Senators reintroduce Saracini Aviation Safety Act

Legislation for airplane safety named after Lower Makefield resident

By Tom Waring

The Times

To better protect passengers and pilots on airplanes, U.S. Sens. Bob Casey Jr. and Pat Toomey have reintroduced the Saracini Aviation Safety Act (S.911). Under this measure, all commercial aircraft would be required to install a secondary barrier, separate from the cockpit door, to prevent access to the flight deck of an aircraft.

U.S. Senator Bob Casey, PHOTO: Bob Casey

The legislation is named after a Lower Makefield resident, Victor Saracini, who piloted United Flight 175 when it was hijacked by terrorists and flown into the World Trade Center on Sept. 11, 2001.

“Ensuring that there are greater safeguards in place to better protect flight crews and passengers on commercial aircraft is common sense. Not only are secondary barriers inexpensive, but the only people who would be inconvenienced by them are terrorists,” Toomey said. “My thanks go out to the entire Saracini family, and most notably Ellen Saracini, who has led the fight to pass this bill. Now is the time for Congress to make our skies safer and pass the Saracini Aviation Safety Act.”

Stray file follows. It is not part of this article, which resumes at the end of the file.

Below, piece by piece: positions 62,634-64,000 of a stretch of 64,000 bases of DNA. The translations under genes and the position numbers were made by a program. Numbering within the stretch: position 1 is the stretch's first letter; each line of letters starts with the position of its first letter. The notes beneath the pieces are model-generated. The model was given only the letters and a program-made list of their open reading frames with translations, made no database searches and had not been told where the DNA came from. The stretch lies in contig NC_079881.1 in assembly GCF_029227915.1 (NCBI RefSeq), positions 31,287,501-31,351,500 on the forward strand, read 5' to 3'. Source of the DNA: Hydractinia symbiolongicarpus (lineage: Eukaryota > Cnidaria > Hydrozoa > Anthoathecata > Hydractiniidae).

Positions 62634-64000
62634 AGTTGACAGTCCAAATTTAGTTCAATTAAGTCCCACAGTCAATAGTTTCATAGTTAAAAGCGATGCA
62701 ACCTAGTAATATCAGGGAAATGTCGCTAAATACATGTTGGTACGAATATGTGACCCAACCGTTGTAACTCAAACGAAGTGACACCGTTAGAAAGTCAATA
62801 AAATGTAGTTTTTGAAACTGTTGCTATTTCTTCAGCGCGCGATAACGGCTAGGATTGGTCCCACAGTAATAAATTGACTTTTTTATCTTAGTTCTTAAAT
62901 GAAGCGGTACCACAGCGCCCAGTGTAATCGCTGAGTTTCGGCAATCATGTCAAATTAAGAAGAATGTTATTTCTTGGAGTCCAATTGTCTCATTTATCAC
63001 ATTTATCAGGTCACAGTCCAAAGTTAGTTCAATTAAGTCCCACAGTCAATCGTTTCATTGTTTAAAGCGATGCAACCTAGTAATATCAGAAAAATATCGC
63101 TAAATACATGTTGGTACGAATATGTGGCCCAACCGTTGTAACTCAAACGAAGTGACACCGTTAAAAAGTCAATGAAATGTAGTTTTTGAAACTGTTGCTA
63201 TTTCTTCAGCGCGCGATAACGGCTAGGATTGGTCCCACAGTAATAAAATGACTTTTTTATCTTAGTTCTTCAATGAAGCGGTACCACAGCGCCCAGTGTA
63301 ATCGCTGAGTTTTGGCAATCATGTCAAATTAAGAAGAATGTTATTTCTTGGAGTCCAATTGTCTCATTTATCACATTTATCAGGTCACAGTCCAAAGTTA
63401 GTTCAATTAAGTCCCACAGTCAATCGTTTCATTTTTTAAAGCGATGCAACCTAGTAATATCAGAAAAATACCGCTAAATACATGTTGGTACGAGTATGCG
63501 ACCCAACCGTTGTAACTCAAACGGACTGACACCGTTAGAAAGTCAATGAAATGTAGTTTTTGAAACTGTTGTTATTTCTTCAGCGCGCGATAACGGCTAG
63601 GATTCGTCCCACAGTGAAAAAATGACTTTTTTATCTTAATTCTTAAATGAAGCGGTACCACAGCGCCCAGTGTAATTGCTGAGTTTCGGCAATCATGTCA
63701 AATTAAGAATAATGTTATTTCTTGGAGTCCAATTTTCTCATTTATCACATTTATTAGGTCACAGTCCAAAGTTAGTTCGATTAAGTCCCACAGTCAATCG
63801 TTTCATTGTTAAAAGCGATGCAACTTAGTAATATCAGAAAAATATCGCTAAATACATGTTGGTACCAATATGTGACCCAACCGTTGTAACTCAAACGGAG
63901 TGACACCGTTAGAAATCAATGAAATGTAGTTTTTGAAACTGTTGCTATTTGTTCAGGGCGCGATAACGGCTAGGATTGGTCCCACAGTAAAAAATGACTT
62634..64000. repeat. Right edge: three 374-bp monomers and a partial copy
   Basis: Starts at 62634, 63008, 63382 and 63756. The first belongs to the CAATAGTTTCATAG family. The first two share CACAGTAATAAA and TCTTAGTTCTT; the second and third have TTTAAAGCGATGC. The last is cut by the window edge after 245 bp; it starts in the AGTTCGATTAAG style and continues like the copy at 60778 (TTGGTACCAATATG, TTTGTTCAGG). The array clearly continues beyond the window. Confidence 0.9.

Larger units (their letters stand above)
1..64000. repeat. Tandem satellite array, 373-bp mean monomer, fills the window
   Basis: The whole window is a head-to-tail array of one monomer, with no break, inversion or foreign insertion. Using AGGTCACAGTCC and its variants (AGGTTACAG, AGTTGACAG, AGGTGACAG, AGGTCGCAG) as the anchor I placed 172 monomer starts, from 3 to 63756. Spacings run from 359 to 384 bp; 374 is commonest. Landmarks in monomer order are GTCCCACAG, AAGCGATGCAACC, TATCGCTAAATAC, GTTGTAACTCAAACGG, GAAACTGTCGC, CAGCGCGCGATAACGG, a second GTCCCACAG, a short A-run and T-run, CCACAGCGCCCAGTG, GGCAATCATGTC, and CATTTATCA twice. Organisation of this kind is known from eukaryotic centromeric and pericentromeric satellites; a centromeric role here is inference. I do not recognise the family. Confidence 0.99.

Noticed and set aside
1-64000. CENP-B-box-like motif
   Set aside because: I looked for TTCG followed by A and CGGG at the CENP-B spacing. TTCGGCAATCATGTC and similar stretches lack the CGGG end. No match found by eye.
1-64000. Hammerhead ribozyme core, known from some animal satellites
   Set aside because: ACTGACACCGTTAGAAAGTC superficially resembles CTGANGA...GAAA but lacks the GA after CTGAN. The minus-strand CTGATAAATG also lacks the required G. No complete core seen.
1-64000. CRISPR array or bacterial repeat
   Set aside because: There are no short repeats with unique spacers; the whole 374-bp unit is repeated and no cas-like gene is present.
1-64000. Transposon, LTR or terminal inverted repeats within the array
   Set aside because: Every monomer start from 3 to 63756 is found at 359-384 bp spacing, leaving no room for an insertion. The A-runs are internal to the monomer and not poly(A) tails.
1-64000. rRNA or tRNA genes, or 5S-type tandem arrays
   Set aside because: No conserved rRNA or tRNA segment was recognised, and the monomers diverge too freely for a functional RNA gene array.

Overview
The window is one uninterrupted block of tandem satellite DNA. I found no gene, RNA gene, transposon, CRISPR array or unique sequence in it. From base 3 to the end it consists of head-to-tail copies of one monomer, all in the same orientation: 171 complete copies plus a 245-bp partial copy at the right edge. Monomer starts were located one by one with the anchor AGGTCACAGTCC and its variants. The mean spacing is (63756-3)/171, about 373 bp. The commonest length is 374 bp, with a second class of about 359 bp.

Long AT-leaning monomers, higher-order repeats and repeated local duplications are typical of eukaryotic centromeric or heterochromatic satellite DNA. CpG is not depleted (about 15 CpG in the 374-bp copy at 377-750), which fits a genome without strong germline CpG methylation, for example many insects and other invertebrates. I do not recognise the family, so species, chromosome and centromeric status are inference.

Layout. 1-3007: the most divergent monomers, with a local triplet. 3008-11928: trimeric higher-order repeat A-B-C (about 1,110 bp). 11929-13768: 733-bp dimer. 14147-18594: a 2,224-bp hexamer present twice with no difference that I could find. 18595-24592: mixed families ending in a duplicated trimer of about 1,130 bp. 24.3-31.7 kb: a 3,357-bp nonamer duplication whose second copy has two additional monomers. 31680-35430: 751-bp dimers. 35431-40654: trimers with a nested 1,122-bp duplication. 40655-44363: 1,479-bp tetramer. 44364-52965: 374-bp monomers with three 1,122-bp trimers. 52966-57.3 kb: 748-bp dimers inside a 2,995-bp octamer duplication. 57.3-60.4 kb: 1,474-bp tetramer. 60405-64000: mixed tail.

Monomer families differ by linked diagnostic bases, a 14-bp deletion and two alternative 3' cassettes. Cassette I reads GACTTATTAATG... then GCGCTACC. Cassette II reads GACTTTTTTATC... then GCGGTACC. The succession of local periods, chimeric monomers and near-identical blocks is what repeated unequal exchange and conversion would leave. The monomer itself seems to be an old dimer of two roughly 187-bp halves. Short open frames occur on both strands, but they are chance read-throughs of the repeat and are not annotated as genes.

A secondary cockpit barrier is a lightweight wire-mesh gate installed between the passenger cabin and cockpit door that is locked into place and blocks access to the flight deck. In 2003, a voluntary airline industry movement toward adopting secondary barriers began, but deployment of the devices waned. A 2007 study conducted at the request of the Airline Pilots Association International and the airline industry concluded that secondary cockpit barrier doors are the most cost-effective, efficient and safest way to protect the cockpit.

Last year, Casey and Toomey were able to secure Senate approval of the Saracini Aviation Safety Act as part of the FAA Reauthorization Act of 2016. However, the provision was not included in the final version of the bill. ••